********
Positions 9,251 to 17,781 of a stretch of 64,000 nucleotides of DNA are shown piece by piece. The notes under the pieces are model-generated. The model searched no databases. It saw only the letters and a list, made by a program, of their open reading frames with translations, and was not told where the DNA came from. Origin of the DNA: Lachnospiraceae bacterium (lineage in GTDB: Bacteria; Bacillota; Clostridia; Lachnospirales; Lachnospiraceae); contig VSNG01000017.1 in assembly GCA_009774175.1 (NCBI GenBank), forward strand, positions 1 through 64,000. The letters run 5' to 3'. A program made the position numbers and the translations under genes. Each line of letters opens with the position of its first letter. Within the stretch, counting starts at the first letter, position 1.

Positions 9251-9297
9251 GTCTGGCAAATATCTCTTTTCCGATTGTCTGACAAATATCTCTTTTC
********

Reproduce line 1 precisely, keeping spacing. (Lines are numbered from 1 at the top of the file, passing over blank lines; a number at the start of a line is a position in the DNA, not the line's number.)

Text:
Positions 9,251 to 17,781 of a stretch of 64,000 nucleotides of DNA are shown piece by piece. The notes under the pieces are model-generated. The model searched no databases. It saw only the letters and a list, made by a program, of their open reading frames with translations, and was not told where the DNA came from. Origin of the DNA: Lachnospiraceae bacterium (lineage in GTDB: Bacteria; Bacillota; Clostridia; Lachnospirales; Lachnospiraceae); contig VSNG01000017.1 in assembly GCA_009774175.1 (NCBI GenBank), forward strand, positions 1 through 64,000. The letters run 5' to 3'. A program made the position numbers and the translations under genes. Each line of letters opens with the position of its first letter. Within the stretch, counting starts at the first letter, position 1.